abstract = "Saline aquifers constitute the most abundant geological storage option for Carbon Capture and Storage (CCS) projects. When injected in the aquifer, due to its lower density in comparison to the in-situ brine, the free phase CO2 tends to migrate upwards. This vertical migration is generally tens of metres depending on the reservoir thickness, despite the plume migration distance in the horizontal direction which could be over hundreds of kilometres (depending on the time horizon, reservoir characteristics, trapping mechanisms involved, etc.). In many situations, the plume ends up as a separate region below a sealing barrier. This large aspect ratio between the plume migration in the horizontal and vertical directions would potentially validate the use of vertical equilibrium (VE) models in CO2 storage studies. In other words, when phase segregation occurs rapidly compared to the time scale studied, vertical equilibrium can be assumed, allowing for the use of specially adapted models. In the VE model, the equilibrium between brine and CO2 is pre-assumed at all times. Under this assumption, the injected CO2 plume flow in 3D can be approximated in terms of its thickness in order to obtain a 2D simulation model, which consequently decreases the computational costs. The time by which phase segregation occurs depends on the aquifer thickness, aquifer permeability, fluid properties, etc. However, the CO2 and in-situ brine are separated considerably fast and form two separate layers, in comparison to the time period for lateral migration.The CO2lab module of the Matlab Reservoir Simulation Toolbox (MRST) used in this work, is a set of open source simulation and workflow tools to study the long-term, large-scale storage of CO2. We employed the VE tool in MRST−CO2lab (MVE) to study the effect of caprock morphology on the CO2 migration. The results have been compared with a number of simulators including ECLIPSE-black-oil (E100), ECLIPSE-compositional (E300) and ECLIPSE-VE (EVE) models and the differences between the approaches are analysed and discussed in detail. In particular, we focused on the impact of caprock morphology and aquifer top-surface slope on the CO2 structural and dissolution trapping mechanisms and plume migration. The results indicated a good agreement for the ultimate plume shapes in all the models. However, the amount of dissolved CO2 in the brine was different.",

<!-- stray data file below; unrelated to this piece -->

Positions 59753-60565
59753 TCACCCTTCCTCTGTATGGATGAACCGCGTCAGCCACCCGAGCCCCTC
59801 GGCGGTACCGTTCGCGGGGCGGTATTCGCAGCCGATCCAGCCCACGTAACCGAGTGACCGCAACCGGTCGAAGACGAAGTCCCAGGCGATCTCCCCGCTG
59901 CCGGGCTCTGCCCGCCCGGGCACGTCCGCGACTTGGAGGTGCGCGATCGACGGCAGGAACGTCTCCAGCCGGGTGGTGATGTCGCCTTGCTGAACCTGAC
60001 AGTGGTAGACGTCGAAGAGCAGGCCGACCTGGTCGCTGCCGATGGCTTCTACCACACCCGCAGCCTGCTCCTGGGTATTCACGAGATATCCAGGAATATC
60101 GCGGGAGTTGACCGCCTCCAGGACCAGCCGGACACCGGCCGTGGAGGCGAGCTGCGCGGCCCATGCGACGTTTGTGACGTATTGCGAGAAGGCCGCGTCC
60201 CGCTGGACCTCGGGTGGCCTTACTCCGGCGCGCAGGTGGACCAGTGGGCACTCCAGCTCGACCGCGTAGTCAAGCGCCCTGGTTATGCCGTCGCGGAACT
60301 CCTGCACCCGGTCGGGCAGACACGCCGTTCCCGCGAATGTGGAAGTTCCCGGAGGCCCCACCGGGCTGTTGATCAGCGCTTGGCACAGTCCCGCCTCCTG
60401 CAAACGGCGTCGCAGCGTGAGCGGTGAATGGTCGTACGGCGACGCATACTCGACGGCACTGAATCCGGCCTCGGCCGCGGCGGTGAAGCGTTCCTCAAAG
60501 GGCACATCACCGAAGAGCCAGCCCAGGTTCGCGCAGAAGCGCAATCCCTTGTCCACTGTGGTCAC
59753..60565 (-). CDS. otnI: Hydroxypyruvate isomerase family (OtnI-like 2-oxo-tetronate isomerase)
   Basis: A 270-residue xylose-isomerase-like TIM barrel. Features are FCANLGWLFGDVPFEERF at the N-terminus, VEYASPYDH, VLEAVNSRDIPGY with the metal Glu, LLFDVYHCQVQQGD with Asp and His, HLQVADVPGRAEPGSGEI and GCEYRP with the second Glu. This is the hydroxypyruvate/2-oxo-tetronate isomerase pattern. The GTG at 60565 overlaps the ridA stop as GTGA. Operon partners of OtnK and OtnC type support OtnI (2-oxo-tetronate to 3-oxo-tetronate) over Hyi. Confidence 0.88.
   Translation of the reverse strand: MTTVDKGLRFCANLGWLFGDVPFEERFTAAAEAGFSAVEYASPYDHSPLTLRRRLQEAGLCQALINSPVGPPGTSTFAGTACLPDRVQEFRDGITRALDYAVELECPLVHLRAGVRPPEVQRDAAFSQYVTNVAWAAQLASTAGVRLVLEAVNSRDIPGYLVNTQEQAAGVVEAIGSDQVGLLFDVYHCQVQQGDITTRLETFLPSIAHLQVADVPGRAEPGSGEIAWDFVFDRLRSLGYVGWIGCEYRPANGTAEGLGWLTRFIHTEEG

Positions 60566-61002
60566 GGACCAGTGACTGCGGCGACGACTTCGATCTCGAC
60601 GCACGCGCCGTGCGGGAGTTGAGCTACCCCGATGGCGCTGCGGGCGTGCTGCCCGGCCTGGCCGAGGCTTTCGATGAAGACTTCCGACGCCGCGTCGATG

keywords = "CO2 storage, Caprock morphology, Vertical equilibrium, Benchmark study, Sensitivity analysis",
author = "Masoud Ahmadinia and Shariatipour, {Seyed M.} and Odd Andersen and Mahdi Sadri",
year = "2019",
month = "11",
doi = "10.1016/j.ijggc.2019.102802",
language = "English",
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journal = "International Journal of Greenhouse Gas Control",
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T1 - Benchmarking of vertically integrated models for the study of the impact of caprock morphology on CO2 migration

AU - Ahmadinia, Masoud

AU - Shariatipour, Seyed M.

AU - Andersen, Odd

AU - Sadri, Mahdi

PY - 2019/11

Y1 - 2019/11